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Gatto suit moving forward
City's request for stay denied
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Michael J. Gatto - photo by Special to the Herald

The wrongful-death lawsuit brought by the parents of the late Michael J. Gatto against the city of Statesboro is moving forward in the discovery phase after Bulloch County State Court Judge Gary Mikell recently denied a delay sought by the city and its insurer.

Atlantic Specialty Insurance Company filed a separate action Jan. 24 in federal court seeking to be declared free of any responsibility in the case. Atlantic's attorneys then filed to intervene in the Bulloch County suit and asked Mikell to put the local case on hold awaiting the outcome of the federal declaratory judgement action. Attorneys for the city and City Clerk Sue Starling, who is a co-defendant with the city, joined the request for a stay.

But, noting the time that has passed since Michael J. Gatto's death and the potential fading of witnesses' memories, the Gattos' attorneys, led by Gilbert Deitch of the Atlanta firm Deitch & Rogers, asked that Mikell let the suit go forward.

"Michael Gatto was killed in August 2014, and if discovery is stayed for an indefinite period of time, Plaintiffs will be deprived of the opportunity to depose witnesses and obtain information while recollections are fresh," Deitch argued in a Feb. 15 written response to the motions for a stay.

Gatto, 18, an incoming Georgia Southern University freshman from Cumming, died Aug. 28, 2014, of a fractured skull and other injuries after being punched unconscious at a nightclub called Rude Rudy's by Grant James Spencer, then 20, a bouncer and fellow GS student. After pleading guilty to voluntary manslaughter last October in Bulloch County Superior Court, Spencer is serving a 20-year prison sentence.

Gatto's parents, Michael S. and Katherine Gatto, filed their civil suit Oct. 26, asserting that the city, by tolerating underage drinking, licensing Rude Rudy's and allowing it to employ Spencer, created an environment that led to their son's death.

Heard and denied

Attorneys for both sides spoke to Mikell about the stay request at a Feb. 20 hearing at the Bulloch County Courthouse. His written ruling, signed that day, was filed in the court clerk's office Feb. 23.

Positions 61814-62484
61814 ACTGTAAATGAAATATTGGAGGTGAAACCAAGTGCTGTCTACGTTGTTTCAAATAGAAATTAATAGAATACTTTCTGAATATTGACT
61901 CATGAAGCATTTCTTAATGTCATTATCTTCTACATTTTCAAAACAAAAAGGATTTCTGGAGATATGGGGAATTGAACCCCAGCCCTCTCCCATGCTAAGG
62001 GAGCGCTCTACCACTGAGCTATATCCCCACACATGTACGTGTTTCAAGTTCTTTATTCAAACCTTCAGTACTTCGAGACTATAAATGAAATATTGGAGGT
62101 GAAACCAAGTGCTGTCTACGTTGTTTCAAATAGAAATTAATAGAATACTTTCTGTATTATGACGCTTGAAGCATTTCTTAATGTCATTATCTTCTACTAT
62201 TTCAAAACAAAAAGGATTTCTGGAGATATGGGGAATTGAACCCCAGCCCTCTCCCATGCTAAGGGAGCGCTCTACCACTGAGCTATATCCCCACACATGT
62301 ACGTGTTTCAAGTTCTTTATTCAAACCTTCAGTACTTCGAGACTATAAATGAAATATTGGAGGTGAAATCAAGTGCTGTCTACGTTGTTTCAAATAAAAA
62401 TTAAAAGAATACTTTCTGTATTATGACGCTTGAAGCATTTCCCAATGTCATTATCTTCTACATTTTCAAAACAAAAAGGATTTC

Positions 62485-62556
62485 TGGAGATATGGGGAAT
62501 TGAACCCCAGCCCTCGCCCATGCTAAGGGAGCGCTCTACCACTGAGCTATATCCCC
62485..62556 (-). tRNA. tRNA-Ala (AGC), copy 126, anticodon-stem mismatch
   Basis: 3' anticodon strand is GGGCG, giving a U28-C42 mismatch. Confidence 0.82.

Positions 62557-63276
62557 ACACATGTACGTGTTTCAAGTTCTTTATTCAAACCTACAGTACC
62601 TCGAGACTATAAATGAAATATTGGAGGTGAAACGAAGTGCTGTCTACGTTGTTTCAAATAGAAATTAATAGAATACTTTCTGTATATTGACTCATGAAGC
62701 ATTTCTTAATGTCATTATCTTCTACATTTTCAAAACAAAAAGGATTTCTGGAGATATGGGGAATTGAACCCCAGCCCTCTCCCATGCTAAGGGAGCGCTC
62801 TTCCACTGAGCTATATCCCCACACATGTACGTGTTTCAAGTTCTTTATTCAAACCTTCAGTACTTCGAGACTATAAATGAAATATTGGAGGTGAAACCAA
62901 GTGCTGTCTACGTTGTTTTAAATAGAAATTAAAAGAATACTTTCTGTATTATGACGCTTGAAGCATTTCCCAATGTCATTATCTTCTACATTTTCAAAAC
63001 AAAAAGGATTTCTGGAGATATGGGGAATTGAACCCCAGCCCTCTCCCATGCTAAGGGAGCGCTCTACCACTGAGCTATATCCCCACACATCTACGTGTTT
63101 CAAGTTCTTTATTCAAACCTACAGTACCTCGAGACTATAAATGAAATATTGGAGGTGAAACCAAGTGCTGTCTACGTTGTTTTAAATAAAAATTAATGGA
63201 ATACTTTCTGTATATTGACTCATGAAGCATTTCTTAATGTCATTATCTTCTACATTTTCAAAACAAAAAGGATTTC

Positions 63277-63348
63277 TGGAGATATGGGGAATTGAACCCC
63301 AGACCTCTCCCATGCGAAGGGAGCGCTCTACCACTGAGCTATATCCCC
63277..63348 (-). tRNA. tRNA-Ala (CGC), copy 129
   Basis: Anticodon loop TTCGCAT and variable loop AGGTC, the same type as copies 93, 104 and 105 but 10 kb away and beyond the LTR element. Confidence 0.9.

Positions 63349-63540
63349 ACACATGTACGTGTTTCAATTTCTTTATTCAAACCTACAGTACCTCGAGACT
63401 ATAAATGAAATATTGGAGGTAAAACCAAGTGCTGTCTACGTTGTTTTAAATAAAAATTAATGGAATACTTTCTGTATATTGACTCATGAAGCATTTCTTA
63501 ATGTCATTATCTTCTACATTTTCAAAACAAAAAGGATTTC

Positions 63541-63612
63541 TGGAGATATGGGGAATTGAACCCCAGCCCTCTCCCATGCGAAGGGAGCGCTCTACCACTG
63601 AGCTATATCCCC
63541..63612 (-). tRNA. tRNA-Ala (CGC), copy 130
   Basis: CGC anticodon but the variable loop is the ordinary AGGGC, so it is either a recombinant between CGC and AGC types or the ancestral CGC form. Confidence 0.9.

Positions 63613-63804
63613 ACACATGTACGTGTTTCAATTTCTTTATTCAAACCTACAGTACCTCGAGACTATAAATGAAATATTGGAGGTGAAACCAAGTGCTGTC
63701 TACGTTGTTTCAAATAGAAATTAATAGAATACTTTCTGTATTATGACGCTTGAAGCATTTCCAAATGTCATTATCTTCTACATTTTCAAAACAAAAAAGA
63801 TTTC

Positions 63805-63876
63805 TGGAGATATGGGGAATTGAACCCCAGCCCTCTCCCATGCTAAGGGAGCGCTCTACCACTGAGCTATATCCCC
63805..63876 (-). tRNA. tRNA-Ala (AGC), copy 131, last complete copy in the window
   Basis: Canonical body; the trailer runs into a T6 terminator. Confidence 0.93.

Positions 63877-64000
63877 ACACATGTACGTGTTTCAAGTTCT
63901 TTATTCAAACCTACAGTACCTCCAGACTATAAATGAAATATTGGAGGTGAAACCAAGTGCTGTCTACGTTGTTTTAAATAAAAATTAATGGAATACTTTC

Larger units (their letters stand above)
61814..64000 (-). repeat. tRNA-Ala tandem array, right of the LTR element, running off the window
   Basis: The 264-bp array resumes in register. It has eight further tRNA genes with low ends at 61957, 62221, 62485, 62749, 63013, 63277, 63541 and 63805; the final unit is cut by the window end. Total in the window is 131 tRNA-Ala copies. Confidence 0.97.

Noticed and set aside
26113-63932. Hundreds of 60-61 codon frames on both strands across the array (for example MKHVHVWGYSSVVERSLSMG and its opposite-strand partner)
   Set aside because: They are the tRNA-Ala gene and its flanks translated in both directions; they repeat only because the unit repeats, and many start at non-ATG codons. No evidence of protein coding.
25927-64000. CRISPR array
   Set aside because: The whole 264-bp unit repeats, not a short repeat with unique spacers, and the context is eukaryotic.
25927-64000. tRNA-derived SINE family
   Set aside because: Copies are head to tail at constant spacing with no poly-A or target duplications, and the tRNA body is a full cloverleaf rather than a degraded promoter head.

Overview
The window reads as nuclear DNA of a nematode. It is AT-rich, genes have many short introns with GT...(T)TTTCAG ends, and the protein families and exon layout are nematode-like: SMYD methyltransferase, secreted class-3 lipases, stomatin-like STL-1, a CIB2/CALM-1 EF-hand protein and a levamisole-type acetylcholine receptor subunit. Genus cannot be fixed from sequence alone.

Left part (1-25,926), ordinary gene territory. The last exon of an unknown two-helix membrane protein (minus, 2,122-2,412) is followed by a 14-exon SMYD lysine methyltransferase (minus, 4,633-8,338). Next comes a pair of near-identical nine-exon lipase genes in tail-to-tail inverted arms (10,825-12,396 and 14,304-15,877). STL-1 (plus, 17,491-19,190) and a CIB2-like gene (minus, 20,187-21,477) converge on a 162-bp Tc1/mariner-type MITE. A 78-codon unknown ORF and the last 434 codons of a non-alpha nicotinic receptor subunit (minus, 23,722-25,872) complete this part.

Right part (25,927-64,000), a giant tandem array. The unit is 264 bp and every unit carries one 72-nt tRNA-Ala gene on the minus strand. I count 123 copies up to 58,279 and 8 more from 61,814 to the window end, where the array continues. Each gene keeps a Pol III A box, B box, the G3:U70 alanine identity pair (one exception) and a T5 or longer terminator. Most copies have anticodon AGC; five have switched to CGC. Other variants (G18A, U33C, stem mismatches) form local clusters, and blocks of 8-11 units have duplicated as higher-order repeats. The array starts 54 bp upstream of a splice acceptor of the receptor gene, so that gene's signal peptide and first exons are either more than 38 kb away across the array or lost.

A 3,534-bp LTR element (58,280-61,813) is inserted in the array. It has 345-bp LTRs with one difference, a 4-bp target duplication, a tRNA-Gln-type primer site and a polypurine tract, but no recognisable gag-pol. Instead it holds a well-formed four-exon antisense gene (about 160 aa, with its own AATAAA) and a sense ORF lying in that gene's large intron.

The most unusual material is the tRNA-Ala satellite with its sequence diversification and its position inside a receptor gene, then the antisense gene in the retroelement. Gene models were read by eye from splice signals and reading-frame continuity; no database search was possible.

After weighing "the factors and potential prejudices to all the parties" including "the nature of any dispositive effect of the federal court ruling," costs and "the potential any delay may have on the ability to conduct effective discovery," the court denied the request, Mikell wrote.

Further documents on file show that discovery is going forward. Deitch filed a follow-up March 3 on earlier plans to video sworn depositions.

In addition to videoed statements, including one scheduled this week, from witnesses in Statesboro, the plaintiffs' attorneys have sought statements this way from two witnesses in prison. One is Spencer, and the other is former City Council member Gary Lewis, sentenced last April to 15 months in federal prison after a guilty plea to an unrelated extortion charge.

After Mikell dismissed some of Gatto's parents' claims in an earlier ruling, their lawsuit continues on allegations that the city was negligent in enforcing alcohol laws and by licensing Rude Rudy's and allowing Spencer to work there despite earlier violations involving alcohol. A claim also remains to be decided on whether failures of enforcement and renewing Rude Rudy's license gave rise to a nuisance, after Mikell dismissed, as having no legal basis, a claim that the city created a nuisance by weakening its alcohol ordinance with a 2011 amendment.

Coverage case

Seeking to retain liability insurance coverage against the Gattos' claims, the city is now represented in the side action in federal court by Arnold C. Young, a partner in the Savannah-headquartered law firm HunterMaclean. Meanwhile, the legal team led by John C. Stivarius of the Atlanta firm Elarbee Thompson and retained by the insurance company on behalf of the city and Starling continues to defend them in Bulloch County State Court.

Since Atlantic Specialty Insurance Company filed its declaratory judgment request in the U.S. District Court for the Northern District of Georgia at Gainesville, Young filed a request to have the case transferred to the Southern District, Statesboro Division. But Atlantic responded seeking to keep the case in Gainesville, and the federal court has not ruled on Young's request.

Atlantic Specialty Insurance provided the city of Statesboro commercial general liability coverage of $1 million per occurrence and $2 million aggregate, plus public-official errors and omissions coverage and law enforcement coverage of the same amounts, and $5 million excess-liability coverage at the time in question, according to policy documents filed in the suit. But the company's request in federal court asserts that none of these coverages applied to the claims at hand.

Herald reporter Al Hackle may be reached at (912) 489-9458.



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